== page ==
Home > Easy (Contours of the Heart #1)(30)

Easy (Contours of the Heart #1)(30)
Author: Tammara Webber

Lucas: No. Been busy. What’s up?

Me: I guess you haven’t had time to redo the sketches.

Lucas: Actually, I did one of them. I’d like you to see it.

Me: I’d like to see it. Is it tacked to your wall?

Lucas: Yes.

Lucas: Listen, I’m out right now, ttyl?

Me: Sure

According to his email, he was working on what sounded like a huge CSE project, and according to his text, he was out partying. I had no idea which was true. I’d believe he was blowing me off… except for this: I’d like you to see it. I reread the text, opened my laptop and reread his email, but felt no closer to figuring him out.


Erin came storming into our room at 1:00 am, on her cell. “You know what? I think you don’t respect my opinion about a lot of things.”

Luckily, I was awake, watching online video clips of self-defense classes. Despite Erin’s eagerness for nut-kicking and my own need to learn this stuff, the last thing I wanted to do in the morning was get up and go punch and kick some guy in a puffy suit. I couldn’t see how that would correlate into getting away from someone like Buck. If I’d have been able to break his grip on me either night, let alone kick him, I would have.

The door shut behind my clearly furious roommate as she flung her bag onto her bed, kicking off her heeled pumps. “Well, I can’t be with someone who’s decided to stand behind a f**king ra**st.”

Oh, God. I closed out of YouTube and pushed my laptop off my lap.

“Yes, Chaz, that’s what I really think.” She unbuttoned her white blouse so forcefully, I was sure she would rip off a button or two. “Fine. Think whatever you want. I’m done.” Punching her phone, she growled at it and tossed it on her bed before turning to me, yanking her shirt off. “Well. I guess that’s over.”

My mouth agape, I sat, speechless, while she shoved her black skirt down over her hips and kicked it in the general direction of the laundry hamper. She slipped bracelets from her arms and removed her earrings, dropping them on a desk littered with jewelry, tarot cards, gum packets and paperback novels.

“Erin, did you just—break up with Chaz? Over me?”

She pulled on a t-shirt that fell to mid-thigh and clearly belonged to Chaz. Scowling, she ripped it back over her head, wadded it up and hurled it. “No. I broke up with Chaz because he’s a f**king twat-headed jackass.”


“Jacqueline.” She held up one palm like a traffic cop signaling stop. “Don’t say it. I broke up with Chaz because he proved what’s important to him. ‘Bros before hos.’ Well f**k that. I won’t come second to a bunch of his dumbass friends, and I certainly won’t come second to some dickhead who’s a walking affront to all women. Besides… it was never gonna be a permanent thing, right? Who does that in college anyway?”

She spun around and rummaged through the top drawer of our tiny built-in wardrobe, ostensibly searching for a non-previously-Chaz-owned t-shirt. I heard one muffled sniff and knew she was crying. Damn Chaz. Damn Buck. Damn Lucas/Landon/whoever the hell he was.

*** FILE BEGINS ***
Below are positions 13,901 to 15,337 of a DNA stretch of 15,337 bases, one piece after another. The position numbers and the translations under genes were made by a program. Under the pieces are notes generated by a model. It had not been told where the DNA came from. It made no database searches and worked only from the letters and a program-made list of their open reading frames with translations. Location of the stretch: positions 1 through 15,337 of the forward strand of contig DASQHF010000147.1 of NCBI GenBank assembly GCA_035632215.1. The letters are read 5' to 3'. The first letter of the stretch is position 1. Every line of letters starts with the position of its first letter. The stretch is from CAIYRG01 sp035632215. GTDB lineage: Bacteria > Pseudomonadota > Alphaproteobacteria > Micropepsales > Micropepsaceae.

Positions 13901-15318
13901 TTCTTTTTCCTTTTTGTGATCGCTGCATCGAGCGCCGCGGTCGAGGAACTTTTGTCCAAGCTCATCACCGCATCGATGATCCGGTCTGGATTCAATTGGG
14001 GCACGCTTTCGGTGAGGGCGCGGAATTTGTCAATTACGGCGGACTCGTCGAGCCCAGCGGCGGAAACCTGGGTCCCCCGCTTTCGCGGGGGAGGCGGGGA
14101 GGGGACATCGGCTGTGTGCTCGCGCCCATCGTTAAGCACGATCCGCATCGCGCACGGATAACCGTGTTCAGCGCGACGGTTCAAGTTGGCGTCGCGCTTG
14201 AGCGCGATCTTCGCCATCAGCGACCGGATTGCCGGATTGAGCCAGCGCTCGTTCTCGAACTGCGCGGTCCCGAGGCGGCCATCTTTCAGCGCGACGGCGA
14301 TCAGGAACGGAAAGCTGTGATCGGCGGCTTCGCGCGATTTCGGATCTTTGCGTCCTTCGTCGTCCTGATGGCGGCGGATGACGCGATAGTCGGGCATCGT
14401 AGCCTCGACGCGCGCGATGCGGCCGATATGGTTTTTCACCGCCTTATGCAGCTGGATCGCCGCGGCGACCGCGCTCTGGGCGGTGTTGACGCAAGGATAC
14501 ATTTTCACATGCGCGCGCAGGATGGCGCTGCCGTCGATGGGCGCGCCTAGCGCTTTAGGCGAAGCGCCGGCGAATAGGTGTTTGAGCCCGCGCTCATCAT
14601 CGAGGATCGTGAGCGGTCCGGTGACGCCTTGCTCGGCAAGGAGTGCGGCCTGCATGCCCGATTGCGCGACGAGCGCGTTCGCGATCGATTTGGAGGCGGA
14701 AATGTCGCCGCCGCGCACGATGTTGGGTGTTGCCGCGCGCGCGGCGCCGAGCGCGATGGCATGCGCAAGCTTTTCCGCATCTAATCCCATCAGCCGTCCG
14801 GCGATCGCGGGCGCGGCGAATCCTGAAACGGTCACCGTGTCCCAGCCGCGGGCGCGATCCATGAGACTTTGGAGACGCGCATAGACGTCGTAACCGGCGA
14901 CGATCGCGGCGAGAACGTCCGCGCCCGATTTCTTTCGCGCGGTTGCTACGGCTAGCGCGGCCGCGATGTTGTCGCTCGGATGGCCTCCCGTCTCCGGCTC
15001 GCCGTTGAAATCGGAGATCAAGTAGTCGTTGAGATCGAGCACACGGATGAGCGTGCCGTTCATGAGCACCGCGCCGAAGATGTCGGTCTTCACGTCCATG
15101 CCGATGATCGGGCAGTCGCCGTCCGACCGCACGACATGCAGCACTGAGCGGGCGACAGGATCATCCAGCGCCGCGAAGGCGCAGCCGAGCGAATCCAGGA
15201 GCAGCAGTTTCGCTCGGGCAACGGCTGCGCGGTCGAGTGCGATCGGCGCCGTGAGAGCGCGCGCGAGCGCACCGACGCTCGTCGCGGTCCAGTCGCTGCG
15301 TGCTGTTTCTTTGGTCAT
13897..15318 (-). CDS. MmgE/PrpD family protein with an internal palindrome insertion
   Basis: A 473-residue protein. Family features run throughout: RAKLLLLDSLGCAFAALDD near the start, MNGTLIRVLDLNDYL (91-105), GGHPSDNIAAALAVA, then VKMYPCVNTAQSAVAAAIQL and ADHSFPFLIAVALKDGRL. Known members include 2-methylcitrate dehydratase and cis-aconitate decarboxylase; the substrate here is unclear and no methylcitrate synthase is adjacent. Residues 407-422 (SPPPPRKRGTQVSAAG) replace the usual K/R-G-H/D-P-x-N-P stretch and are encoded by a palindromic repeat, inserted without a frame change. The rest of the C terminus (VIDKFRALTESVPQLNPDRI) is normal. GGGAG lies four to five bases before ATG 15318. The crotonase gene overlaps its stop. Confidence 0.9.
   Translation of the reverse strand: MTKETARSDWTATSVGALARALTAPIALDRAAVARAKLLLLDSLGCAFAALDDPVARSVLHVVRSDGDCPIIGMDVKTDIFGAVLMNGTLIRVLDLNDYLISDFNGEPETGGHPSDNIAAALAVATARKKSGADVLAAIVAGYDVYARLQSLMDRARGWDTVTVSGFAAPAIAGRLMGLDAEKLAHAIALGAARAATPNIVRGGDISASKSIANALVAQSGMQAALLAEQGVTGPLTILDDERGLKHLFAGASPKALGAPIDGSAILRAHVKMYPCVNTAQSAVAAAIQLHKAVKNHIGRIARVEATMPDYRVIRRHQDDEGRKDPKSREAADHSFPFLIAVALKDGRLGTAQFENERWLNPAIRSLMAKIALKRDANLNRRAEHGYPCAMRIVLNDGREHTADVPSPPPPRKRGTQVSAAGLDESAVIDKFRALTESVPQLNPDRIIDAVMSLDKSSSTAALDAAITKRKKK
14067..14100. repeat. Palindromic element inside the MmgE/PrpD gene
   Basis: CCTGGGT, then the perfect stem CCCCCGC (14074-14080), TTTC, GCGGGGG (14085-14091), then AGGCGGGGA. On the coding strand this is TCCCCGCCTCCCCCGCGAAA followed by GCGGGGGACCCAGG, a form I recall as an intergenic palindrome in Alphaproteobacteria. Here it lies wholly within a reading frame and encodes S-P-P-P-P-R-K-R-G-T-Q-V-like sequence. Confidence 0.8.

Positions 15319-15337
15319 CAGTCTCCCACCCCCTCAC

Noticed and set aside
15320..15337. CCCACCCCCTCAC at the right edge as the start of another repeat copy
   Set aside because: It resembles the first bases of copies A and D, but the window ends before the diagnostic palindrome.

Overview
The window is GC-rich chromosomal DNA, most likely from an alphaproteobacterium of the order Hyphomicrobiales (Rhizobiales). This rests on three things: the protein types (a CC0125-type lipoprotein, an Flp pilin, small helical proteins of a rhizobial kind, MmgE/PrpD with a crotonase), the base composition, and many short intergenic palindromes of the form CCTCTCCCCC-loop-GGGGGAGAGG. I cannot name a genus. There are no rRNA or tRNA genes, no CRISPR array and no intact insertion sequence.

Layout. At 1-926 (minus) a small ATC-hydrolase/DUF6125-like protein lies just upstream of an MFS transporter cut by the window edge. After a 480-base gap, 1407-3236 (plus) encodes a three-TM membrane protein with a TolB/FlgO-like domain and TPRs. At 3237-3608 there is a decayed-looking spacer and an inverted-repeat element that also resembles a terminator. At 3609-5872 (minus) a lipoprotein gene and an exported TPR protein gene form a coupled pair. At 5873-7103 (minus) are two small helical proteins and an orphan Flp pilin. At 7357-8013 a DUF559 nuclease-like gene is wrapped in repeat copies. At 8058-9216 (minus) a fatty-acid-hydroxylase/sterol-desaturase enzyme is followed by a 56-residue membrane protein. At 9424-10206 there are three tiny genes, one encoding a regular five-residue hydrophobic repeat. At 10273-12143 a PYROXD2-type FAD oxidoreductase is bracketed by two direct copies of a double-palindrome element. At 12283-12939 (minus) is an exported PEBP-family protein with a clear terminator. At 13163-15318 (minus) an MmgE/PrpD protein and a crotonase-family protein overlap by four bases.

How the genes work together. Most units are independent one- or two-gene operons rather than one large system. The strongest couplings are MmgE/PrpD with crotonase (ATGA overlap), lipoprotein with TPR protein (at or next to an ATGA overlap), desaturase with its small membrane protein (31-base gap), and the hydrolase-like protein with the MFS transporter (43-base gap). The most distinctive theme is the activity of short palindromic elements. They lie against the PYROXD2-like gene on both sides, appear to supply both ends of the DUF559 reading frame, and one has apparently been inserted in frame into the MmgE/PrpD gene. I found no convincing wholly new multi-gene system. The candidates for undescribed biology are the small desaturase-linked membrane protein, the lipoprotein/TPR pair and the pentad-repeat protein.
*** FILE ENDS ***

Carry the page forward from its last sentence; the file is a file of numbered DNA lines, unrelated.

The campus “Self-Defense for Women” classes were held in one of the classrooms on the first floor of the activities building. We found the room and I tossed my coffee cup in the hallway trash can, Erin yawning after a sleepless night—which I knew because her restless fidgeting and sniffling had kept me awake. Around 4:00 am, she’d crawled into bed with me, curling into spoon position against me as I swept the hair back from her face. Mercifully, she’d fallen asleep almost immediately, and I’d followed suit.

“Hey. Isn’t that—?” Erin spoke without moving her lips, like a ventriloquist. Clad in black sweat pants and a black t-shirt, Lucas stood at the front of the room with two older men.

“Yes,” I hissed as we took our seats and I stared down at the packet of course material, the cover of which depicted a man attacking a woman who was poised to defend herself. “Erin, I don’t think I can do this.”

“Yes you can,” she countered, so quickly that she must have been anticipating my response.

“Good morning, ladies.” The smaller, older guy began, silencing any further protest from me. “I’m Ralph Watts, the Assistant Chief of Police on campus. This feeble-looking guy to my left is Sergeant Don, and the ugly one is Lucas, one of our parking enforcement officers.” Everyone chuckled, as Don and Lucas were far from feeble or ugly. “We’re pleased that you’ve given up a Saturday mornings to increase your knowledge of personal safety.”

I snuck a look at Erin when she nudged me with her knee. “Parking enforcement officer? Jesus, how many jobs does he have?” she mumbled from the side of her mouth.

“No shit,” I mumbled back. She didn’t even know about the tutoring job.

“Could be hot…” she whispered. “Especially if there’s a uniform. Or handcuffs.”

I sighed.

Glancing around the semi-circle of folding chairs, I noted that there were only about a dozen of us—a mix of students, professors and administrative staff. The oldest was a white-headed black woman who had to be the age of my grandmother. I told myself that if she could come in here to learn how to kick potential ra**st ass, so could I.

Even if Lucas was standing across the room, alternately staring at me and avoiding my eyes completely.

The first hour and a half, basic self-defense principles were discussed. Ralph told us that ninety percent of self-defense involves reducing the risk of attack in the first place. “In an ideal world, we could all go about our business without fear of being assaulted. Unfortunately, that ideal is not representative of reality.”

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